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Tuesday 14 August 2018

Landmark sale - Home and farm of famous horse trainer and top chocolatier sells for €1.83m

Landscape Stud on 91ac near the village of Kilsheelan in South Tipperary sold at auction last week making €1.83m surpassing it guide by €480,000.
Landscape Stud on 91ac near the village of Kilsheelan in South Tipperary sold at auction last week making €1.83m surpassing it guide by €480,000.
Jim O'Brien

Jim O'Brien

Landscape Stud on 91ac near the village of Kilsheelan in South Tipperary sold at auction last week making €1.83m surpassing it guide by €480,000.

The 18th-century house (pictured above) was originally part of the Mount Congreve Estate located on the banks of the Suir where it has 1km of fishing rights. The holding is about 6km from Clonmel and 11km from Carrick-on-Suir. Extending to c. 4,500 sq ft the accommodation includes an entrance hall, drawing room, study/family room, dining room, kitchen office, cloakroom, four bedrooms and two bathrooms.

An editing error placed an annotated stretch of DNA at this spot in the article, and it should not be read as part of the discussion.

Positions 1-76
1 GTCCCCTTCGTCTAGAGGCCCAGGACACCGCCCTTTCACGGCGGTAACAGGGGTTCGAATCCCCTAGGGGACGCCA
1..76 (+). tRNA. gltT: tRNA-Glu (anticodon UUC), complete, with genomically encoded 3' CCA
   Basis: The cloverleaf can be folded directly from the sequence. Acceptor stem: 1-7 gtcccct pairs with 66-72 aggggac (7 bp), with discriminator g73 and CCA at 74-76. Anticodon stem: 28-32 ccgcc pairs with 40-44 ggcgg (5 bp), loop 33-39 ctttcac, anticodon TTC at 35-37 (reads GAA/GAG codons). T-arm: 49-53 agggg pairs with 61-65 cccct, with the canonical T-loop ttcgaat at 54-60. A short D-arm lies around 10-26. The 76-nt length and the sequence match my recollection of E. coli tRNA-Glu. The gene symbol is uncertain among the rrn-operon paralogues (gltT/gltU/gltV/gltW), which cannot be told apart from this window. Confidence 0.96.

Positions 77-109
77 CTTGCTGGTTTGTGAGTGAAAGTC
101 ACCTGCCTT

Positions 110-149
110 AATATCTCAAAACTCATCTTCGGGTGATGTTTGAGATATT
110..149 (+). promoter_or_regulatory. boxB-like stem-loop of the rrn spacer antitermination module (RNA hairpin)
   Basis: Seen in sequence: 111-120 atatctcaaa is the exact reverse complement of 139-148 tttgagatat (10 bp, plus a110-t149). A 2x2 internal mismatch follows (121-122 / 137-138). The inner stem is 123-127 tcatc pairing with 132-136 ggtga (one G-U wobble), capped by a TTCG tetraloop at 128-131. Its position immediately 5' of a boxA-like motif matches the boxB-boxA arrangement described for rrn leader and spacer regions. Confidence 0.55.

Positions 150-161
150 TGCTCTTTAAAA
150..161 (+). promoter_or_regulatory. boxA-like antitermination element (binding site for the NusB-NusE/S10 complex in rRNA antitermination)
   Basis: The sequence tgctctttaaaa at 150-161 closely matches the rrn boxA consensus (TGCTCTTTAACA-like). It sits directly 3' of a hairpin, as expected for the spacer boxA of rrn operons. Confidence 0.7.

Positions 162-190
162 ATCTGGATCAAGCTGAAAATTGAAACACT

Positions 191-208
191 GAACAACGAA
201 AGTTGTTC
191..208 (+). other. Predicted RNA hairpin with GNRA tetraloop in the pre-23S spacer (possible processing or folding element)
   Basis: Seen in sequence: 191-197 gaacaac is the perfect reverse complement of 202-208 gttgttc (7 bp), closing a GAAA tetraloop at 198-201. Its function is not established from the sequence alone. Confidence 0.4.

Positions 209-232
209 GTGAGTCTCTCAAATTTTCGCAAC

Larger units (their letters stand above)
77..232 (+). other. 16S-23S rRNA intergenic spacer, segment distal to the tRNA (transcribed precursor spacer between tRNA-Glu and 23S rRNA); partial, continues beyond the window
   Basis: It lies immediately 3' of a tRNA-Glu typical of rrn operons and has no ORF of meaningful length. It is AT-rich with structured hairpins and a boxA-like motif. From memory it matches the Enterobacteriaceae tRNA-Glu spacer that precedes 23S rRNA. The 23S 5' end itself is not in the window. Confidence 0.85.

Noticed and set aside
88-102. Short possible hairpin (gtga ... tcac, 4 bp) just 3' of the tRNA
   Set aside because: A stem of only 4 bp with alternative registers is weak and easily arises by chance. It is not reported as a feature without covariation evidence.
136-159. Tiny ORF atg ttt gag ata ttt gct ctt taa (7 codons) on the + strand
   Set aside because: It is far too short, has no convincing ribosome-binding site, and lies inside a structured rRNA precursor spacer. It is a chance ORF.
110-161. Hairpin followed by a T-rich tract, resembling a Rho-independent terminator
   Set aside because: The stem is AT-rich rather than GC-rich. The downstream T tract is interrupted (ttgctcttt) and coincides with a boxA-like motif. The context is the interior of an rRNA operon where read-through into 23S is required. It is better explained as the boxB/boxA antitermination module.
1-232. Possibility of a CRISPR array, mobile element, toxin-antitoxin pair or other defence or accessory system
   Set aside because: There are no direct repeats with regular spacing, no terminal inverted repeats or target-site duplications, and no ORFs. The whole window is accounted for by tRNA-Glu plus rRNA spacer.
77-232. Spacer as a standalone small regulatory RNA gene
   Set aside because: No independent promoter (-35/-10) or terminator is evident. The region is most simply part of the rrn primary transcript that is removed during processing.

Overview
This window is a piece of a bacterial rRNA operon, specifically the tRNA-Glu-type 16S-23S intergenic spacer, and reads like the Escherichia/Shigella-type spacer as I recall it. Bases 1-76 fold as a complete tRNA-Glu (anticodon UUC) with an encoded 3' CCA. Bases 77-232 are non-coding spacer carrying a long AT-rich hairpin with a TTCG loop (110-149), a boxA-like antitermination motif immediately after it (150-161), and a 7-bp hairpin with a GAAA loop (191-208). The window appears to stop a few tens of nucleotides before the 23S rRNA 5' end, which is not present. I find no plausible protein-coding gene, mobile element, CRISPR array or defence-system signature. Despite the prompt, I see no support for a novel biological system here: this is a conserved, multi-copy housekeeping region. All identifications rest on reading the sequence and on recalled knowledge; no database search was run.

In addition there is a guest suite, which includes a bedroom and bathroom.

The compact yard has 14 boxes, a horse walker, a staff flat and a range of ancillary equestrian facilities on c. 91ac. The lands are laid out in limestone paddocks sheltered by a belt of mature trees.

Built in the 1790s by the Congreves, the family planted many specimen trees that are still there to this day. In the late 1970s Phonsie O'Brien and his wife Ann bought the property restoring the house and gardens to their former glory.

Phonsie was a successful amateur rider for his brother the famous Vincent O'Brien and among many successful outings in the saddle he rode the winner of 10 Gloucester hurdles at the Cheltenham Festival.

Daughter Mary Ann is today best known as the founder of the multi million euro enterprise that is Lily O'Brien's. Earlier this year she sold the famous quality chocolates and dessert company that she started in her kitchen in 1992, to an international food firm for €40m. The enterprise employs 120 in Newbridge.

Galway Plate winners

In 1956 he took out a trainer's licence and is best remembered for his four consecutive winners of the Galway Plate (a record to this day) and winning the Irish Derby with Chamour.

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At auction Paddy Jordan opened proceedings at €1m and it quickly went to €1.65m driven by four bidders, at which stage it was put on the market and sold for €1.83m to an overseas buyer with equestrian interests.

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